If you chose homeschool, this post is for you.
There are six main homeschool approaches – or “styles” – out there. I’m going to very briefly touch on them all just for definition’s sake. If you’re interested in further understanding them, click here.
1. Traditional: This is pretty much school at home. Think text books, schedules, and tests.
2. Classical: A revival of medieval teaching used to educate some of the greatest minds in history. The trivium works children through three stages: grammar, dialectic and rhetoric.
3. Unschooling: This might be called child-led learning or delight-directed, as well. You respond to your child’s interests by basing the curriculum around what he is passionate about.
4. Unit Studies: All subjects are taught through a topical or themed study.
5. Charlotte Mason: Literature-based, rich and vast education on all subjects.
6. Eclectic: A combination of all.
I should tell you I’ve dabbled in all of these at some time in our homeschool journey so far. In fact, I’d even say some subjects are better executed with different styles. For instance, it’s pretty standard to learn math from a text book but how cool is it to invite a virtual instructor into your home to teach your kids to play the piano? Literature, in my humble opinion, is meant to be read aloud and savored – not dissected by multiple choice questions.
There are some other styles that I am less familiar with…
As you can probably guess, there’s no one way to homeschool. In essence, all styles can be eclectic.
That being said, I like to think of a homeschool approach as having two parts – a core philosophy with an adaptable delivery.
Pick a philosophy you most relate to (not every thing little detail will line up; that’s okay) and be prepared to alter things when necessary. If you’re lucky though and you really find an approach that fits your family, there should be very little adapting to be done. My point is this: don’t ever be more devoted to a philosophy or a curriculum than the person you are educating.
So what’s my pick for the most autism-friendly homeschool approach?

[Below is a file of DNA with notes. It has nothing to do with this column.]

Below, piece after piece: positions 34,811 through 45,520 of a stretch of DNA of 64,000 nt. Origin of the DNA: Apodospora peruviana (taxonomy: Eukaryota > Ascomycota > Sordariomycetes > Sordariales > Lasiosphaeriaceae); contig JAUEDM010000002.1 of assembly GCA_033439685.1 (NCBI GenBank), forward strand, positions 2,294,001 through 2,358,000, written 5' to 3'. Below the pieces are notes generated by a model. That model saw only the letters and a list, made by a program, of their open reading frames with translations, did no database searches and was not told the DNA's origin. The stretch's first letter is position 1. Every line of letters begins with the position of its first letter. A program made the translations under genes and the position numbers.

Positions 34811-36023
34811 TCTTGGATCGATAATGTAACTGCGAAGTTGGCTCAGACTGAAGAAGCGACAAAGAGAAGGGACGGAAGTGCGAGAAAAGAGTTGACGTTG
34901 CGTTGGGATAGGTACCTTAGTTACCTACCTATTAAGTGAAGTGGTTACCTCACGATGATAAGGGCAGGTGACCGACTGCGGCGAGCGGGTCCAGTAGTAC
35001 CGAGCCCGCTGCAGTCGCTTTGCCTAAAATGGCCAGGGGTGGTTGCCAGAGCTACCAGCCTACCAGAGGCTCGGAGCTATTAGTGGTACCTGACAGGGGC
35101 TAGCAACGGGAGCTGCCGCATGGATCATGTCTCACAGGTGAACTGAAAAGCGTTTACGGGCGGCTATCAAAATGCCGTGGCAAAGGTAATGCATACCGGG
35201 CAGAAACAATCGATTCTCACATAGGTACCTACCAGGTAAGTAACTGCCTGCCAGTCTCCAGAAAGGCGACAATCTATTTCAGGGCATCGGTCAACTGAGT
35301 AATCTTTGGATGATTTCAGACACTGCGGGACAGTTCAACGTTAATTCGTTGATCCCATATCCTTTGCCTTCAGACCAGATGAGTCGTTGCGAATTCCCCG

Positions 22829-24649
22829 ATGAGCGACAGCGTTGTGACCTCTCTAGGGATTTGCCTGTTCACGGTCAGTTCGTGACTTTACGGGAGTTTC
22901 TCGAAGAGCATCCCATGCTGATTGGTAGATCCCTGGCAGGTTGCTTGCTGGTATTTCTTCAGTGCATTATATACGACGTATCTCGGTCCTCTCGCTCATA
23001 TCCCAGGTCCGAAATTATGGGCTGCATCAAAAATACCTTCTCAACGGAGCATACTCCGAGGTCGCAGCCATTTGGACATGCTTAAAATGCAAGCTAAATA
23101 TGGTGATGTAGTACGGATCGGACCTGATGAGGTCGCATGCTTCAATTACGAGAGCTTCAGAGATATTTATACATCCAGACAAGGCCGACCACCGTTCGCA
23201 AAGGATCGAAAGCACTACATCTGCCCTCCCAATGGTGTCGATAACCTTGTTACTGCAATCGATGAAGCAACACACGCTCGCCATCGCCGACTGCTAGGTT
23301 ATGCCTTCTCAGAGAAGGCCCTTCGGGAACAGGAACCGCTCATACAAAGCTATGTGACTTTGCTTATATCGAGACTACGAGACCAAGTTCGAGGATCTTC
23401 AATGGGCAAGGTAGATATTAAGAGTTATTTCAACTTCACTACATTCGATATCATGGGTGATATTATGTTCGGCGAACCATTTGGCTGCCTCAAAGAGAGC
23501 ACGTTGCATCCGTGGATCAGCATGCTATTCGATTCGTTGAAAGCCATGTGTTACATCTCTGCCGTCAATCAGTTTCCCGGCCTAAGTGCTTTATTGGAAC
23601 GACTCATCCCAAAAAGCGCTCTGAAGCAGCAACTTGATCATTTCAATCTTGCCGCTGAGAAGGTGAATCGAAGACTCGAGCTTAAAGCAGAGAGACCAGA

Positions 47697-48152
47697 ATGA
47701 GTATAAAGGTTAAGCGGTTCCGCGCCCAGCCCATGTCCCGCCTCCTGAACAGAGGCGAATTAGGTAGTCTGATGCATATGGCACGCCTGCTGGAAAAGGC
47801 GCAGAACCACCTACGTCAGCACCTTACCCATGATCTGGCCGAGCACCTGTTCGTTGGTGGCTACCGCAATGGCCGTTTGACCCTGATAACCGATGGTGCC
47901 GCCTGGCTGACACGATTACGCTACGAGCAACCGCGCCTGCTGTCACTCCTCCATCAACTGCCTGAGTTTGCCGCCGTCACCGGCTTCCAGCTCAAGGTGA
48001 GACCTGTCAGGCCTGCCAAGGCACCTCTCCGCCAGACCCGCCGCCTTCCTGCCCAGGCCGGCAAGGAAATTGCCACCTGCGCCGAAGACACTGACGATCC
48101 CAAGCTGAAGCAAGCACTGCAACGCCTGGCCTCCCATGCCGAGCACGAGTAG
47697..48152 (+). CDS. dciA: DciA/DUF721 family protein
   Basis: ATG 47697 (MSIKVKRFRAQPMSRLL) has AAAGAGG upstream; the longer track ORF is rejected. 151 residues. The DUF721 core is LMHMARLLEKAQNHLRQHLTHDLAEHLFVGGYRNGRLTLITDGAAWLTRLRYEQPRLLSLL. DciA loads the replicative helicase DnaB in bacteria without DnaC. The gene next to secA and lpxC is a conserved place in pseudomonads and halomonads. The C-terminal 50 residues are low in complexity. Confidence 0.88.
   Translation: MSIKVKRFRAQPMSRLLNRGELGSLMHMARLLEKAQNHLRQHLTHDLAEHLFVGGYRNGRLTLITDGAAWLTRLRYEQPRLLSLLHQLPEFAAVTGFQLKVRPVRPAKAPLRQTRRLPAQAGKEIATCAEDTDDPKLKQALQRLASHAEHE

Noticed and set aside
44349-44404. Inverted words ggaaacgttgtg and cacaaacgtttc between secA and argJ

Meet Charlotte Mason.
As I read through her series, my internal dialogue was screaming, “Yes! Exactly!” and I knew it was a match for us. It was a match not just because we adhere to many of the principles she teaches (like emphasis on living books and classic literature) but also because many of the things we are struggling with at home (like instilling good habits) is built into her approach.
In short, key words like short lessons, free afternoons, narration, living books, twaddle-free literature, nature study, copy work and habit cultivating come to mind. I’m going to go into detail on each one of the topics that define the Charlotte Mason approach over the next few weeks. For the long version, go to Ambleside Online and see how it differs from the other methods.
But to answer the question I got your attention with in the title…
Life as a special needs mom is difficult – life as a parent of any child is difficult at times. I cannot tell you how much simpler my homeschool got when I found Charlotte Mason. There are two websites you can use to plan your year. My favorite is Simply Charlotte Mason but I have used Ambleside Online for some of the book lists. Both websites provide a complete curriculum outline with many resources for free. Which brings me to my next point…
Autism is expensive. Supplements. Special Diets. Doctors visits. Therapy. The list goes on. The saying goes, if you have a Bible and a library card, you can do Charlotte Mason. That is not far from the truth.
I am seeing the benefit of working in my son’s window. Instead of trying to stretch him beyond his means, short lessons are perfect for him; 10-15 minutes of lessons at a time helps to ensure that I actually have his attention when I am teaching.
Character building, social skills and life skills rank high above academics in our home. Autism is not an irreversible diagnosis. Bottom line. There is no “can’t” as in, “my son can’t pay attention for very long…” or “my son can’t do household chores…” or “my son can’t do self-care…”. Combined with The Son-Rise Program, there is no reason you cannot work on good habits with your autistic child and have unlimited hope for him. Just because it may take longer for him (and it probably will), does not mean that it’s impossible.
Fine motor skill challenges are very common in children with autism. According to Charlotte Mason’s philosophy, when your child is writing, he should be practicing the habit of excellence in perfecting his handwriting to his best abilities. She cautions against ever writing sloppy so narration is the perfect replacement for test taking and written answers.
Be sure to join me over the next few weeks as I dig deeper into the Charlotte Mason philosophy for homeschool; subscribe to my newsletter so you never miss a post.
photo credit pixabay